Northern summer ban still best option for live sheep trade

Hon. Diane Evers MLC (left) with the Wheatbelt Railway Retention Alliance’s Jane Fuchsbichler.

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Greens (WA) agriculture spokesman Diane Evers says a ban on live sheep exports to the Middle East during the northern hemisphere summer is still the party’s preferred option to limit the number of animal deaths on export vessels.

“Short of ending the trade altogether, a more pragmatic fix would be to halt live exports during the northern summer, so that stock are not conveyed during sweltry, suffocating climes,” she said.

Ms Evers made the call in the wake of a review of the trade by livestock vet Michael McCarthy, commissioned by Federal Agriculture minister David Littleproud.

Released on Wednesday, the 23 recommendations of the review included a reduction in stocking density of up to 28 per cent for voyages during the hottest part of the year, and harsh new penalties for exporters who continue to flout the law, with jail terms of up to 10 years for company directors and individuals.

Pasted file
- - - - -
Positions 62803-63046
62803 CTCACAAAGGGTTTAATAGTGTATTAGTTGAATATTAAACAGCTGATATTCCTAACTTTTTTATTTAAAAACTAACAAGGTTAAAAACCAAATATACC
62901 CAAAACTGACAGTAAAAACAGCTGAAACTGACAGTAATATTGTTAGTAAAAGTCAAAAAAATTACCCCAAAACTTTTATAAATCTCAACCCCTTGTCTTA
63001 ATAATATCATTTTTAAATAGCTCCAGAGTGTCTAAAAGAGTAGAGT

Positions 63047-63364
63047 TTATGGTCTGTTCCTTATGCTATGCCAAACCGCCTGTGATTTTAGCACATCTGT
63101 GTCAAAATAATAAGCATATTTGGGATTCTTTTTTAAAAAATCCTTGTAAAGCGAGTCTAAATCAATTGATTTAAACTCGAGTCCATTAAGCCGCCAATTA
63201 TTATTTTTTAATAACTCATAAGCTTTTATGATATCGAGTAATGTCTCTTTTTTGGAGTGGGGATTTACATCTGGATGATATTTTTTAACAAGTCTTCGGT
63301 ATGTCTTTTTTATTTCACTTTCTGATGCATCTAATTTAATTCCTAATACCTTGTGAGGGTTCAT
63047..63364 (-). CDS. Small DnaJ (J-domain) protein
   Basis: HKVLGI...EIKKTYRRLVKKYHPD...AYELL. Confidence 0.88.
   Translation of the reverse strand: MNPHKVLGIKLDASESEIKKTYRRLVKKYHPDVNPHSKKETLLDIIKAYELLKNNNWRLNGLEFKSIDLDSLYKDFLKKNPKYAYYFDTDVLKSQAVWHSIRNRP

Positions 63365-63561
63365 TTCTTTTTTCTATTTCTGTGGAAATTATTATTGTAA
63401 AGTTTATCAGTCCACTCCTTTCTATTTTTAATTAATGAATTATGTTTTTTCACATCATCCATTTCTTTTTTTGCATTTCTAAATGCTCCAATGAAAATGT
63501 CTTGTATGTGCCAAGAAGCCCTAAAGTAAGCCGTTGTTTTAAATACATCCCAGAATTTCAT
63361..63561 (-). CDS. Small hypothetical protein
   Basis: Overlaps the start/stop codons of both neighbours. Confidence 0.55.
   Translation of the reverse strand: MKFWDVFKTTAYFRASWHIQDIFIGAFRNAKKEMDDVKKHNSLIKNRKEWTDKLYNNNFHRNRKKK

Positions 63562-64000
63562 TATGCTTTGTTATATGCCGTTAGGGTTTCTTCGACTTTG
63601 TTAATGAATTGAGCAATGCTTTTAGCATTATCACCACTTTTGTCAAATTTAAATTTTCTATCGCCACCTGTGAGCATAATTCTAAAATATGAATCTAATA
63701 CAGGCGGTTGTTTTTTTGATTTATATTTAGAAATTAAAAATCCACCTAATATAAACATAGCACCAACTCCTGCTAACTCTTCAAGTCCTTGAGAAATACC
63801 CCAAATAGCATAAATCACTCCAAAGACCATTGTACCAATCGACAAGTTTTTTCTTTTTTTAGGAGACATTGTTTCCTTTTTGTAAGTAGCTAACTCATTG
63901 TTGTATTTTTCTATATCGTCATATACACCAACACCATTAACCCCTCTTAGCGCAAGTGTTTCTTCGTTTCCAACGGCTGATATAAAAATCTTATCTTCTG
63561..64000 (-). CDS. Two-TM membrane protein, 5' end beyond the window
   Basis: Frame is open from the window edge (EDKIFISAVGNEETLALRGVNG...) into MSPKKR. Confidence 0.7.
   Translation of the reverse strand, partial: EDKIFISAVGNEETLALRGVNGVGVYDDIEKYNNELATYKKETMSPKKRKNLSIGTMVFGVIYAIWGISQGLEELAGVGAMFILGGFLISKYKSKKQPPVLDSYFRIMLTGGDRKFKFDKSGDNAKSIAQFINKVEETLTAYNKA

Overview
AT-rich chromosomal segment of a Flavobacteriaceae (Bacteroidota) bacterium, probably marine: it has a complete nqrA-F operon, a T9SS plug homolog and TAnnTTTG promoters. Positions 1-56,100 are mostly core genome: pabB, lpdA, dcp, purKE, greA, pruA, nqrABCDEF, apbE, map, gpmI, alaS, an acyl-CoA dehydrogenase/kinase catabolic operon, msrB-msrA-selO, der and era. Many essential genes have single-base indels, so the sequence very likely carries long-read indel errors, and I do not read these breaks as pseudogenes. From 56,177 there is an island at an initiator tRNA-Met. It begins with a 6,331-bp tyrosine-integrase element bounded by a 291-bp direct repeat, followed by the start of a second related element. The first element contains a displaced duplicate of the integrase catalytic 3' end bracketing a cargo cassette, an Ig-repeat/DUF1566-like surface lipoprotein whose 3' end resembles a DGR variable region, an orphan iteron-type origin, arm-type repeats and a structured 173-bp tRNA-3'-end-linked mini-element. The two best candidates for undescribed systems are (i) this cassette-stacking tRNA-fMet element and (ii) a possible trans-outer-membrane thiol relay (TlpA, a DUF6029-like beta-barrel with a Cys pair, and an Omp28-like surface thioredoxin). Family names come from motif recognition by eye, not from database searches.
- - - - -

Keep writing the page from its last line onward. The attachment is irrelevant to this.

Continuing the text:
Fines ranging between $420,000 for individuals and $4.2 million for companies will also be included in legislation to be introduced in coming weeks.

“Sadly, the review did not recommend an end to shipping in the summer months,” Ms Evers said.

“Instead, it said any voyage with a mortality rate of more than one per cent will be investigated by the independent regulator, while all sheep and cattle ships will have an independent observer on board feeding back vision and reports to the regulator on a daily basis.”

Ms Evers said it was of concern that the recommendation for reduced densities needed more refinement.

Dr McCarthy indicated his new stocking density model required further modelling, given densities could be reduced from anywhere between 19 to 79 per cent. The economic impact of this on the trade also has yet to be examined, but it’s understood it will be part of future modelling.

“If densities are to be reduced, they need to be done as a matter of urgency,” Ms Evers said.

Ms Evers said the Greens acknowledge the flow-on effects of the export trade to farmers, associated industries and communities which rely on this income.

“But we are of the opinion that the livestock export industry is in immediate need of restructure. We need a plan with time-based measurable goals to transition the industry to a more humane and sustainable model where farmers’ livelihoods are secure,” she said.

Ms Evers said she would support moves by WA Agriculture Minister Alannah MacTiernan for the state to go it alone in restricting live sheep exports in the northern summer months, irrespective of the results of the review.

WA has already sought legal advice on whether it could impose its own decisions on live sheep exports from WA ports.

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